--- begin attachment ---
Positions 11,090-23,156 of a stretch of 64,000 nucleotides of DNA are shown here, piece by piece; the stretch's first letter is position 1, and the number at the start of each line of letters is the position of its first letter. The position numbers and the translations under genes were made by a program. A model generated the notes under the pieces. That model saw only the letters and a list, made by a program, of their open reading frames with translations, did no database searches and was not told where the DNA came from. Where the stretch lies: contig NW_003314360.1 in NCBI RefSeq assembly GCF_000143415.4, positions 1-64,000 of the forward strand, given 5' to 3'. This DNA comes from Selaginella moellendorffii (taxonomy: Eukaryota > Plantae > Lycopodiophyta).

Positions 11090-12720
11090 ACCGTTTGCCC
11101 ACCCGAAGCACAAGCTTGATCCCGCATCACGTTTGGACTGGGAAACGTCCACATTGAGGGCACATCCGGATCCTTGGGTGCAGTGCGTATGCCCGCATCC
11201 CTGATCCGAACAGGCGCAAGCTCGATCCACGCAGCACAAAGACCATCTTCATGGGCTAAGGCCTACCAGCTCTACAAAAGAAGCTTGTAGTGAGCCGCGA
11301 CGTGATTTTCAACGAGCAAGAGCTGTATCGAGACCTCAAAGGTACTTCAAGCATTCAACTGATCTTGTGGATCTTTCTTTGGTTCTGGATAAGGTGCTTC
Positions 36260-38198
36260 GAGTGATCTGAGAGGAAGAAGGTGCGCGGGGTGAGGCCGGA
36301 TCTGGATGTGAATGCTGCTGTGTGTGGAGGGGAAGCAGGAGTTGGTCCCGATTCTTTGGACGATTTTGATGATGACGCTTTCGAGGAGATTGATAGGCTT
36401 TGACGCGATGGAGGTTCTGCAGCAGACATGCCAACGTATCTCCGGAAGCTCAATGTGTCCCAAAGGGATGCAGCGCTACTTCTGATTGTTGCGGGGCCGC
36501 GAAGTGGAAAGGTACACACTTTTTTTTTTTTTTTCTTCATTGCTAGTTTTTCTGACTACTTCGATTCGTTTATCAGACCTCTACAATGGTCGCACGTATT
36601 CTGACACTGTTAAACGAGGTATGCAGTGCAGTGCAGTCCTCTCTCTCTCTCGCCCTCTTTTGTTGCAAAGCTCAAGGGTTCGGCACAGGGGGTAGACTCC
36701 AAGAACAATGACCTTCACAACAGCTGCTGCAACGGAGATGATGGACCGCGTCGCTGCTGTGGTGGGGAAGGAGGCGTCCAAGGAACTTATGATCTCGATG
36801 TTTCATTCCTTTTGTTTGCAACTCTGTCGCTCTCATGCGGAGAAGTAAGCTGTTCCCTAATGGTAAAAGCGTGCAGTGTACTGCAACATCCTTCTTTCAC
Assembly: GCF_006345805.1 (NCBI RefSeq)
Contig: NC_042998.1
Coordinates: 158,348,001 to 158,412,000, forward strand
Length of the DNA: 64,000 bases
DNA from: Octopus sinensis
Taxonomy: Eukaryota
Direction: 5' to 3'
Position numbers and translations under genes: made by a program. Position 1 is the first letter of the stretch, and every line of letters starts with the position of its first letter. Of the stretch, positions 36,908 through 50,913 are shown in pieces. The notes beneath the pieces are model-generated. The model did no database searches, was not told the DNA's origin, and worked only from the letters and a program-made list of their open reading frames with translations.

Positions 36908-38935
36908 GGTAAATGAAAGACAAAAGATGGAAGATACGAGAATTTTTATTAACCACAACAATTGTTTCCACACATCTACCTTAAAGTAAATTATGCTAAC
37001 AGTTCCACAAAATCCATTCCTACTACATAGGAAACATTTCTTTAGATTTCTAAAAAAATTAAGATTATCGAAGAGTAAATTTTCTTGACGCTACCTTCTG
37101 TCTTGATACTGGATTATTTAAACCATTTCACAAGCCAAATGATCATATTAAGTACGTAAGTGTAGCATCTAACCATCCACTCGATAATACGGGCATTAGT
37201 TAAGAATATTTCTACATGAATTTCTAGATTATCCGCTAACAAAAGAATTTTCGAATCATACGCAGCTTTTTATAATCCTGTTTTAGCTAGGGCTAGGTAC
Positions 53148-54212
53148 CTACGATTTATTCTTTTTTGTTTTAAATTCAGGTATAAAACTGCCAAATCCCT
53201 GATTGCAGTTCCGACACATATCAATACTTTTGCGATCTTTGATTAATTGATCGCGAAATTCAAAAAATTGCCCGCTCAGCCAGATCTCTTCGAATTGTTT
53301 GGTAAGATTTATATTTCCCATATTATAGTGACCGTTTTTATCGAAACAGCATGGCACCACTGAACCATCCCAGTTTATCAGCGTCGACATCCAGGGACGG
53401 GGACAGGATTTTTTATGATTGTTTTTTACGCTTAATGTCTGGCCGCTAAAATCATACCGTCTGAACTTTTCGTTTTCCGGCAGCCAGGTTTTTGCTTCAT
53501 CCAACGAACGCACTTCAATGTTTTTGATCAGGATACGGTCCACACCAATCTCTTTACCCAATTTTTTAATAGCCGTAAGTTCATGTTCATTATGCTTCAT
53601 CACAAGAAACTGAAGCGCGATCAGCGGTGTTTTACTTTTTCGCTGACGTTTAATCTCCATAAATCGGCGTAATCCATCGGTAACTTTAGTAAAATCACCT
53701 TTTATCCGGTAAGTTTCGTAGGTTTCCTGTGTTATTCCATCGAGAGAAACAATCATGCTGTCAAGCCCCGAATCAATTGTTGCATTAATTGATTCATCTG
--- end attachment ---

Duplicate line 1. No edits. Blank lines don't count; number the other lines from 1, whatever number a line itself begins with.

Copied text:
Positions 11,090-23,156 of a stretch of 64,000 nucleotides of DNA are shown here, piece by piece; the stretch's first letter is position 1, and the number at the start of each line of letters is the position of its first letter. The position numbers and the translations under genes were made by a program. A model generated the notes under the pieces. That model saw only the letters and a list, made by a program, of their open reading frames with translations, did no database searches and was not told where the DNA came from. Where the stretch lies: contig NW_003314360.1 in NCBI RefSeq assembly GCF_000143415.4, positions 1-64,000 of the forward strand, given 5' to 3'. This DNA comes from Selaginella moellendorffii (taxonomy: Eukaryota > Plantae > Lycopodiophyta).